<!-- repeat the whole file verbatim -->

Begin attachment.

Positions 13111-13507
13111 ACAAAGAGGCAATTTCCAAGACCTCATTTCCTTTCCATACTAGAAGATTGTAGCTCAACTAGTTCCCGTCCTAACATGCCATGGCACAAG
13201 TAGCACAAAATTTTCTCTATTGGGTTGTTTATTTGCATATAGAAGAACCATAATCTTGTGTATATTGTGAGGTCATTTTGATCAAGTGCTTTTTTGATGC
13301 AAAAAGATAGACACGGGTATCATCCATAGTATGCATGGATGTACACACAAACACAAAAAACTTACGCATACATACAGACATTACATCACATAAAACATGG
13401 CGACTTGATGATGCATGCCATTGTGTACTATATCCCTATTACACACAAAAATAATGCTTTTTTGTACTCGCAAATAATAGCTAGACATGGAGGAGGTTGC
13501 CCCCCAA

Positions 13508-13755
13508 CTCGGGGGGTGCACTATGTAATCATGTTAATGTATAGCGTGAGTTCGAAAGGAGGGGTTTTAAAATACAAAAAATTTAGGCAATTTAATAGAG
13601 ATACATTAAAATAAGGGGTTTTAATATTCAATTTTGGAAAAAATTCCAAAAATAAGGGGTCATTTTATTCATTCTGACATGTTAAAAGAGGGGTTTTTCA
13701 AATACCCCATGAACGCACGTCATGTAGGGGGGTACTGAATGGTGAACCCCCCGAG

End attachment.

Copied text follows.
Positions 13111-13507
13111 ACAAAGAGGCAATTTCCAAGACCTCATTTCCTTTCCATACTAGAAGATTGTAGCTCAACTAGTTCCCGTCCTAACATGCCATGGCACAAG
13201 TAGCACAAAATTTTCTCTATTGGGTTGTTTATTTGCATATAGAAGAACCATAATCTTGTGTATATTGTGAGGTCATTTTGATCAAGTGCTTTTTTGATGC
13301 AAAAAGATAGACACGGGTATCATCCATAGTATGCATGGATGTACACACAAACACAAAAAACTTACGCATACATACAGACATTACATCACATAAAACATGG
13401 CGACTTGATGATGCATGCCATTGTGTACTATATCCCTATTACACACAAAAATAATGCTTTTTTGTACTCGCAAATAATAGCTAGACATGGAGGAGGTTGC
13501 CCCCCAA

Positions 13508-13755
13508 CTCGGGGGGTGCACTATGTAATCATGTTAATGTATAGCGTGAGTTCGAAAGGAGGGGTTTTAAAATACAAAAAATTTAGGCAATTTAATAGAG
13601 ATACATTAAAATAAGGGGTTTTAATATTCAATTTTGGAAAAAATTCCAAAAATAAGGGGTCATTTTATTCATTCTGACATGTTAAAAGAGGGGTTTTTCA
13701 AATACCCCATGAACGCACGTCATGTAGGGGGGTACTGAATGGTGAACCCCCCGAG